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Column: Different types of tequila

Blue Agave plant produces quality tequila
Tequila comes in different styles and price ranges.

My interest in tequila was sparked by a friend telling me that Dwayne “The Rock” Johnson had just produced a tequila.  Obviously, I needed to get a bottle of this tequila and I was fortunate enough to purchase a bottle before it was sold out at the liquor stores.  I had previously thought that all tequila was by and large similar, but as I did more research and tasting, I found out that tequila is a more diverse and interesting spirit than I had previously thought.

Tequila is produced by fermenting and then distilling sugars from the blue agave plant. When looking for quality tequila, it is important to look for a product with the words “100% blue agave” on the bottle. If it does not say this, or just uses the words blue agave, then up to 49 per cent of other sugar products have been used to distill the tequila, which results in a lower quality product.

Most of us are familiar with tequila like Patron Silver, which is a blanco tequila.  This type of tequila has either no or very little (up to 2 months) oak aging and is the purest form of tequila.  It is also the type of tequila that will give you the most “burn” and for this reason, it is used in mixed drinks and when you want a shot of tequila.

The next level up in tequila is reposado or rested tequilas.  A good example of this type of tequila is The Rock’s new tequila called Teremana (they also make a blanco).  A reposado tequila has been aged between 2-12 months in oak barrels.  They may be darker in colour than blanco tequila because of this aging.  Reposado tequilas are well balanced and smoother than blanco tequilas, and definitely should not be used for mixed drinks or in shots. They are a good balance between the purity of blanco tequilas and the smoothness of anejo tequilas.

Both blanco and reposado tequilas should pair nicely with Mexican or seafood dishes.  Blanco will go well with anything that has a citrus or lime element, like fish tacos or ceviche, while reposados have a little more balance, so they can pair well with more flavorful or spicy dishes.  Try reposados with steak or pulled pork.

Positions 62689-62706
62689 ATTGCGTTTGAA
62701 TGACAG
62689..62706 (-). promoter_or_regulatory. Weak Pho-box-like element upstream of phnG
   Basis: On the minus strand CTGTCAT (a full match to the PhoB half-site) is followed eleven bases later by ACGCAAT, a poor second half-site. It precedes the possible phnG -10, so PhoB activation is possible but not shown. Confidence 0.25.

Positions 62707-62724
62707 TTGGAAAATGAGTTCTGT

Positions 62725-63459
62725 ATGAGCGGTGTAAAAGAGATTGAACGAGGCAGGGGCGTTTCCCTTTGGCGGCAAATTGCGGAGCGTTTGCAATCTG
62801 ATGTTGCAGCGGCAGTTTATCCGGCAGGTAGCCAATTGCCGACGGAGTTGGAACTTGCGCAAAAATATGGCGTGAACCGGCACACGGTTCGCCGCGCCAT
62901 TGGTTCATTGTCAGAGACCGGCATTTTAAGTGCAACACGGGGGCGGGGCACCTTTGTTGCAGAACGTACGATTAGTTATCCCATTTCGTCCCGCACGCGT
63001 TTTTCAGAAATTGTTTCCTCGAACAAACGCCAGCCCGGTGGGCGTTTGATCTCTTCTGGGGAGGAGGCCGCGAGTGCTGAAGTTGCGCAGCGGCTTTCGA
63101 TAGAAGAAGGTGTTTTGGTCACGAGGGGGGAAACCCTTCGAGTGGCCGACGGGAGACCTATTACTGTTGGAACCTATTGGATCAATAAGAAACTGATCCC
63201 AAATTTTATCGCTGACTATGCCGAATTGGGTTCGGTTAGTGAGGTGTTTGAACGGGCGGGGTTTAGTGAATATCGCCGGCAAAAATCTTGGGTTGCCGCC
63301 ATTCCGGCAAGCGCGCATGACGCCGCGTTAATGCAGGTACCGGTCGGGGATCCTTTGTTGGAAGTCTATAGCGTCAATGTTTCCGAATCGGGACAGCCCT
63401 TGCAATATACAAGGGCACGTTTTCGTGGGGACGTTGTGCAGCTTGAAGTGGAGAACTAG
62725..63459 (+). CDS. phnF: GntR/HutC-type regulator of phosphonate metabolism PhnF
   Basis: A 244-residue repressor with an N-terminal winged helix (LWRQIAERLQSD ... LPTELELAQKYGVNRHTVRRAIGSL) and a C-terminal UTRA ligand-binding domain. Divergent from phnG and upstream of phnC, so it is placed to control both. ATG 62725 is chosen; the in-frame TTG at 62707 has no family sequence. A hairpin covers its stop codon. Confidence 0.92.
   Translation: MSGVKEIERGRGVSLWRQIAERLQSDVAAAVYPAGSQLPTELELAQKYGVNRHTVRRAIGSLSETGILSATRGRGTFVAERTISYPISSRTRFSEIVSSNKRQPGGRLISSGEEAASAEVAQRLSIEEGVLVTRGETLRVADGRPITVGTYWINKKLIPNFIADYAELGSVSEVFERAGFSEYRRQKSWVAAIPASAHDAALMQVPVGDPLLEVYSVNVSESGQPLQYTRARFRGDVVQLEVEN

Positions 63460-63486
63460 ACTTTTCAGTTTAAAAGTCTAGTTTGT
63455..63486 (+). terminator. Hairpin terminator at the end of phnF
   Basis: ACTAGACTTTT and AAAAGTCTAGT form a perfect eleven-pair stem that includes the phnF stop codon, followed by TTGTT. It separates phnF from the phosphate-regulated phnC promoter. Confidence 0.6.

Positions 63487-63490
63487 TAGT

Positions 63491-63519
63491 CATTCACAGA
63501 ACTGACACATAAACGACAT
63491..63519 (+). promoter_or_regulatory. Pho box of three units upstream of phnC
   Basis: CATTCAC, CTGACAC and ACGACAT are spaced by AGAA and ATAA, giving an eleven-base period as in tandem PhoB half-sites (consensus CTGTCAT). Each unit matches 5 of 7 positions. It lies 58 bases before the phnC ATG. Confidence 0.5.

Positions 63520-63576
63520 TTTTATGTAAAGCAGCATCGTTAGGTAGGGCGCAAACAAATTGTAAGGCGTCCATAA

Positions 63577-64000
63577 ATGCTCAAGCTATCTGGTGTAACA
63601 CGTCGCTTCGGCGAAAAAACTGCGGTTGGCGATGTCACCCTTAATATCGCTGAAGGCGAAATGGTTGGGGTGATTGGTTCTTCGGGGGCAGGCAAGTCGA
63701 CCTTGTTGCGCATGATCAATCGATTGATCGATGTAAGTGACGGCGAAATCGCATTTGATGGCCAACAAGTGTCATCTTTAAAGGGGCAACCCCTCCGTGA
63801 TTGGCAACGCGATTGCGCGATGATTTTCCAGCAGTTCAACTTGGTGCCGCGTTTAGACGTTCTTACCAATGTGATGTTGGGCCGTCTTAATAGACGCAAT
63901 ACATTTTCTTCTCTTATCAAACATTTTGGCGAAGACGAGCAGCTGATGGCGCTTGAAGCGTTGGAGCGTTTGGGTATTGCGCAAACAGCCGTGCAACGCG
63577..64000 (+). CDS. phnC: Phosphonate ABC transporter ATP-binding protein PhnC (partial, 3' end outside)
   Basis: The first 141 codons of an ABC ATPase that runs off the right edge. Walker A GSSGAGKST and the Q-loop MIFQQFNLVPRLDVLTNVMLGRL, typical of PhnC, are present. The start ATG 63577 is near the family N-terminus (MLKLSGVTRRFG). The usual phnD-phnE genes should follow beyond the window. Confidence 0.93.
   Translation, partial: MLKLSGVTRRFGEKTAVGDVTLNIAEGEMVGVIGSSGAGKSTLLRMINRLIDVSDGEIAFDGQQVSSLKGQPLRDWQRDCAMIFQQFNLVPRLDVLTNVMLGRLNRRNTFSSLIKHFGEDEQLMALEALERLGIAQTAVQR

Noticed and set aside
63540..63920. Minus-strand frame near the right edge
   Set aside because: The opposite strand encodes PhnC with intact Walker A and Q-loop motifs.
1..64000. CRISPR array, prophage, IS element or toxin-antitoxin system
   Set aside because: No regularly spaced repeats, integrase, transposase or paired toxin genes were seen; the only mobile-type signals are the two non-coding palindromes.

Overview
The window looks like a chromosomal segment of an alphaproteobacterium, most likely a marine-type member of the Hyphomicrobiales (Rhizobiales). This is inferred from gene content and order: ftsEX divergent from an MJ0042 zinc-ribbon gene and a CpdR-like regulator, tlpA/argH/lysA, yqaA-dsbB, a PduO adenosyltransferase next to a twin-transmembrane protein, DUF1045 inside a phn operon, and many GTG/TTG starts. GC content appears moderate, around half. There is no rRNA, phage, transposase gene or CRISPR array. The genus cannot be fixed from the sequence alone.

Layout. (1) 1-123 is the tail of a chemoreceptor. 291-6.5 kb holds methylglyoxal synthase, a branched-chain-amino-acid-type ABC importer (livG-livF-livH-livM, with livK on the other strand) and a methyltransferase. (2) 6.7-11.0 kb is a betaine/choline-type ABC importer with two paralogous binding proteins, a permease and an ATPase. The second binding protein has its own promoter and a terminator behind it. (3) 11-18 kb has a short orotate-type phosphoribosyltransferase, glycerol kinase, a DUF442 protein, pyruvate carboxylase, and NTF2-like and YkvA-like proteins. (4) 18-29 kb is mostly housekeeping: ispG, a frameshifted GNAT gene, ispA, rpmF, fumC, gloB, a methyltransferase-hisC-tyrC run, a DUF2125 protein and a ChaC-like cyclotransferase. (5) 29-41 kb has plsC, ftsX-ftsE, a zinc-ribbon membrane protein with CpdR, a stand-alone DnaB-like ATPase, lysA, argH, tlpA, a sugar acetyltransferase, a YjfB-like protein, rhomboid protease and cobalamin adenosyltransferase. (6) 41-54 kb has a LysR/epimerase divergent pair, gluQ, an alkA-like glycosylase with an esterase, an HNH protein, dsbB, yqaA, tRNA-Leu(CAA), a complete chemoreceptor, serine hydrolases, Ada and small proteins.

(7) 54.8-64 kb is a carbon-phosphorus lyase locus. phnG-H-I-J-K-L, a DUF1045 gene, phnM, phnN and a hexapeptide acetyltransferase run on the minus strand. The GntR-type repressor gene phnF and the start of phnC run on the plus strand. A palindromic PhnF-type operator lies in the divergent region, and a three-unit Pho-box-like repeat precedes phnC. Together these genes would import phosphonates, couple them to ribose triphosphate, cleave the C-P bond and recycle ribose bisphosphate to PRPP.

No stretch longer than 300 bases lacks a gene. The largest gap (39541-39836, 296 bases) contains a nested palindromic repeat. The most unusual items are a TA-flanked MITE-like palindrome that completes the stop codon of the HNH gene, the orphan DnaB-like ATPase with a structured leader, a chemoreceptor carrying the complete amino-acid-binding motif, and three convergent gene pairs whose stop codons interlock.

Then we come to anejo and extra anejo tequilas.  Anejo tequilas are aged in small oak barrels for one to three years, while extra anejo tequilas are aged in oak barrels for a minimum of 3 years.  Because of the aging, they are generally the most expensive tequilas and amber in color.  The extended barrel aging imparts vanilla and caramel characteristics that many people would not associate with tequila.  A good example of this is the Adictivo Extra Anejo Tequila, which has been aged in oak for 7 years.  To me, this tequila almost has the sweetness of rum and can be compared to a fine scotch.  It has none of the burn associated with blanco tequila, so I would have these tequilas after a meal, much like a fine spirit or port.  Some almonds or grapes might be a great light accompaniment to these tequilas, or you could try them with churros in dark chocolate sauce.

Our B.C. Liquor Stores have a fairly good selection of tequila products at all different price levels.  Which one you prefer depends on personal preference, but it is fascinating to me that tequila is not uniform and has so many different taste profiles.

For my review of the three tequilas that I mentioned above, please see my YouTube Channel.

Until next time, happy drinking!

Tony Kwan is a lifestyle writer.  Lawyer by day, food and wine lover by night, Tony aims to give you an insider’s guide to the best that life has to offer.